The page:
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I've got some 'business logic' in the controller method below. I am still trying to understand MVC and I think this is probably really wrong. Where would I put the instructions in the method below?
   [HttpPost]
        public ActionResult Create(FormCollection collection, Auction auction)
        {
            SqlCommand command = new SqlCommand("INSERT INTO auctions (title, description, start_date, finish_date) VALUES ('"+ auction.Title +"', '"+ auction.Description +"', GETDATE(), '" + auction.EndTime + "')", connection);
            SqlDataAdapter da = new SqlDataAdapter(command);
            DataSet ds = new DataSet();
 
            connection.Open();
            da.Fill(ds, "auctions");
            connection.Close();
            return View(auction);
        }
 
The Auction model class:
public class Auction
  {
      public long Id { get; set; }
      public string Title { get; set; }
      public string Description { get; set; }
      public DateTime StartTime { get; set; }
      public DateTime EndTime { get; set; }
 
      public void StoreNewAuction()
      {
          //put the connect/store junk here instead and call function from controller instead?
      }
  }
 

I think I should add a method to the Auctions model called StoreNewAuction() that does all the connecting and storing into the database. Then I would call the method in the controller above.
Posted 25-Dec-12 9:06am
Edited 25-Dec-12 9:08am
v3
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Solution 1

Hold on. First thing which is absolutely unacceptable in this code is that you compose an SQL statement by concatenation of strings, using some user input via the UI.
 
First, repeated string concatenation is bad because a string is immutable (you would need to use StringBuilder or string.Format, but in this case you should not use any composed string at all. This is extremely dangerous, because it makes the application open to a well-known exploit called SQL injection:
http://en.wikipedia.org/wiki/SQL_injection[^].
 
This article also explain what should you use instead: parametrized statements.
 
For further detail, please see my past answer: hi name is not displaying in name?[^].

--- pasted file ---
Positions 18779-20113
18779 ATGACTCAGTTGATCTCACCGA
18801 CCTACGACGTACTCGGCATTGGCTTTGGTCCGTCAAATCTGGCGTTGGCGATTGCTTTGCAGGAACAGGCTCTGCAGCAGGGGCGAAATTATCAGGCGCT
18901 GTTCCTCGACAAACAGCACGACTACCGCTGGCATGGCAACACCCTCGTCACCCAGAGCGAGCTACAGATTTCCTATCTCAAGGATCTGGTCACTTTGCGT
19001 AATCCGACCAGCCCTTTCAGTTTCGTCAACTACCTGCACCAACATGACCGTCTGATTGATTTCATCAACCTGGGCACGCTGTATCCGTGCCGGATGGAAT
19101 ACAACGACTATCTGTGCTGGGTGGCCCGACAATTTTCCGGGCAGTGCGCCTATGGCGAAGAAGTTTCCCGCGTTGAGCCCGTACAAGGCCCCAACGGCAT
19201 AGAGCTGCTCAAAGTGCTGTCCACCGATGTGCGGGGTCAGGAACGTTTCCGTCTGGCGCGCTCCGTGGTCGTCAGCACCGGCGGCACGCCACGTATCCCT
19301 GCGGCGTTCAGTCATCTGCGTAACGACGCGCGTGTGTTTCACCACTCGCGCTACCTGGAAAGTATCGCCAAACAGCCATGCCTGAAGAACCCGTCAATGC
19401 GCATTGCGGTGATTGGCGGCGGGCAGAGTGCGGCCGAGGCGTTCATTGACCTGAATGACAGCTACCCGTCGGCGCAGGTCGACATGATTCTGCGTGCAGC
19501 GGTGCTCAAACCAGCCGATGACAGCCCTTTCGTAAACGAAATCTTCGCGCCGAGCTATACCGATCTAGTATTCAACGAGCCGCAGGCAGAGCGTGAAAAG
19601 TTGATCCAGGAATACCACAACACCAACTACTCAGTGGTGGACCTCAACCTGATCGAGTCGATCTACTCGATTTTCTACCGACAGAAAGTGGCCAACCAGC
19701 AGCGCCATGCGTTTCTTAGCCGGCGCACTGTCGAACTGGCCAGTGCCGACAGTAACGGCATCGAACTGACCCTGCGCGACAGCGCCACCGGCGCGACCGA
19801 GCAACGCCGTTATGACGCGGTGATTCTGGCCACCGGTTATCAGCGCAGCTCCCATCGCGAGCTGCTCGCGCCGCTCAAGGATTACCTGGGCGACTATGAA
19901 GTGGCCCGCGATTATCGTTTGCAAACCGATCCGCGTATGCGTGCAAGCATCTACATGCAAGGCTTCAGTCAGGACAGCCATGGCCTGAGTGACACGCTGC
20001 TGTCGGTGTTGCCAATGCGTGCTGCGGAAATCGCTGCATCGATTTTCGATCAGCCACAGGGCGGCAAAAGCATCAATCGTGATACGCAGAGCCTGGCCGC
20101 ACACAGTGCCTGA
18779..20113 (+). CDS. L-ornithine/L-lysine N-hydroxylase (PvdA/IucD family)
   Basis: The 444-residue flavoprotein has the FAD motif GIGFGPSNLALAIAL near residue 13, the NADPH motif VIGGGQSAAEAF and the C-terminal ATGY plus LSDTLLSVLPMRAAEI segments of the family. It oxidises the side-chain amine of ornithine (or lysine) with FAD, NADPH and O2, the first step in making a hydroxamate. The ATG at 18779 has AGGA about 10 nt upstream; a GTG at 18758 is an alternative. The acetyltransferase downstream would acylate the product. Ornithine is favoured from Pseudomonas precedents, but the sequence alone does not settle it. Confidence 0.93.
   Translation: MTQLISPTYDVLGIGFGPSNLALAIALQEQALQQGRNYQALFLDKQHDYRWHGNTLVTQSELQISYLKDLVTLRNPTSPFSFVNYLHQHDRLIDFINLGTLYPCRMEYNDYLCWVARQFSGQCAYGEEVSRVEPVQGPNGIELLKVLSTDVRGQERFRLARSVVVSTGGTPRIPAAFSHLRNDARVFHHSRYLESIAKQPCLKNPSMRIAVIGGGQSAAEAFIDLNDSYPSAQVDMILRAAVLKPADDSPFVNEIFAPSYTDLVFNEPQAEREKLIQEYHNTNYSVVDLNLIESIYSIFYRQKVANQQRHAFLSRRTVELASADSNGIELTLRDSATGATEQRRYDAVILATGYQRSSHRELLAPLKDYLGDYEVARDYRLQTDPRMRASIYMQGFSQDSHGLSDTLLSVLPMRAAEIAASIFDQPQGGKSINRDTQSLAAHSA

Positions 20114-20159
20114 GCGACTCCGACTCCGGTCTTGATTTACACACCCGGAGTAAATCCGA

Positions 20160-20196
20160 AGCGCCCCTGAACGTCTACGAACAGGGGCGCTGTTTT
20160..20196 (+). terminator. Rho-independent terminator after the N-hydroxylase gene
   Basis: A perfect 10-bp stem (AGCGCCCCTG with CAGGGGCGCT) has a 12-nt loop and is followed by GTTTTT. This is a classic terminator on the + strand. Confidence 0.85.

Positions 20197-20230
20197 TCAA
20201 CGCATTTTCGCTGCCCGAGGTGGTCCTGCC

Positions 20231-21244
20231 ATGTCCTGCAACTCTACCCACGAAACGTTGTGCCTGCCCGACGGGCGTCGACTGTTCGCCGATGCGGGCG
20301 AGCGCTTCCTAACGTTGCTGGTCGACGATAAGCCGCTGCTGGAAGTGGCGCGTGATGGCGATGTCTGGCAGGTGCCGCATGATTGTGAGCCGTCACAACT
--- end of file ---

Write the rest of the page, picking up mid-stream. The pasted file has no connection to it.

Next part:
Stay safe,
—SA
  Permalink  
Comments
Oleksandr Kulchytskyi at 25-Dec-12 15:41pm
   
Yep, completely agree with you, today i have tired to explain people that insertion command represented via string is a bad style, and this can lead to SQL injections...
Nice answer! My five :)
FourCrate at 25-Dec-12 15:52pm
   
Hi, I totally understand about the string thing. It's just while I'm learning the MVC ideas, I am just doing 'quick' concatenating while I try to understand other stuff. This won't be the real thing lol
Sergey Alexandrovich Kryukov at 25-Dec-12 16:07pm
   
OK, great then...:-)
—SA
Sergey Alexandrovich Kryukov at 25-Dec-12 16:09pm
   
Thank you, Oleksandr, дякую, :-)
—SA
Oleksandr Kulchytskyi at 26-Dec-12 3:42am
   
=) Thanks, native strings :-)
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Solution 2

Yes you are completely right!
Your code smell =) This is a bad style to perform some BL inside your Controller.
As concerns advises.
I can recommend you to separate your idea to differ tires.
So as a result it might be 3 tiers (BL, DAL, and your WEB).
 
As a core of a DAL , it would be convenient to use EF and Repository pattern with conjunction of UnityOfWork.
 
So as a result it could be something like that:
 
[HttpPost]
 public ActionResult Create(FormCollection collection, Auction auction)
 {
  BL.DVTire bl=new BL.DVTire();
  if(bl.Validate(auction))
  {
    using(var uow=Dal.UnityOfWork())
    {
      using(var auctionRepo=Dal.RepoFactory.Create<Auction>(uow))
      {
       auctionRepo.Insert(auction);
       uow.Commit();
      }
    }
  }
}
</auction>
 
Of course this is not a bible, and you might choose another variant =)
But consider this example like starting point =)
  Permalink  
v2
Comments
FourCrate at 25-Dec-12 15:59pm
   
Thanks for your answer, I have never heard of this Unity Of Work so I am looking into it now.
 
Is there a more simpler way of re-adjusting my code without using design patterns although ultimately that's the way to go.
Oleksandr Kulchytskyi at 25-Dec-12 16:08pm
   
Yep of course there are a lot of ways to do it, and maybe for learning purpose it would be more prefarable for you as a starting point, but i have formed my idea from consideration of extensibility and maintability of code.
What if in future decide to extend your app, and add one more tab which will access to db, and furthermore, if you familar with IoC and DI , for example you can easily replace your SQL repo with another one, for example Mongo Repo...
Sergey Alexandrovich Kryukov at 25-Dec-12 16:09pm
   
Right, a 5.
—SA
FourCrate at 25-Dec-12 16:18pm
   
cheers guys

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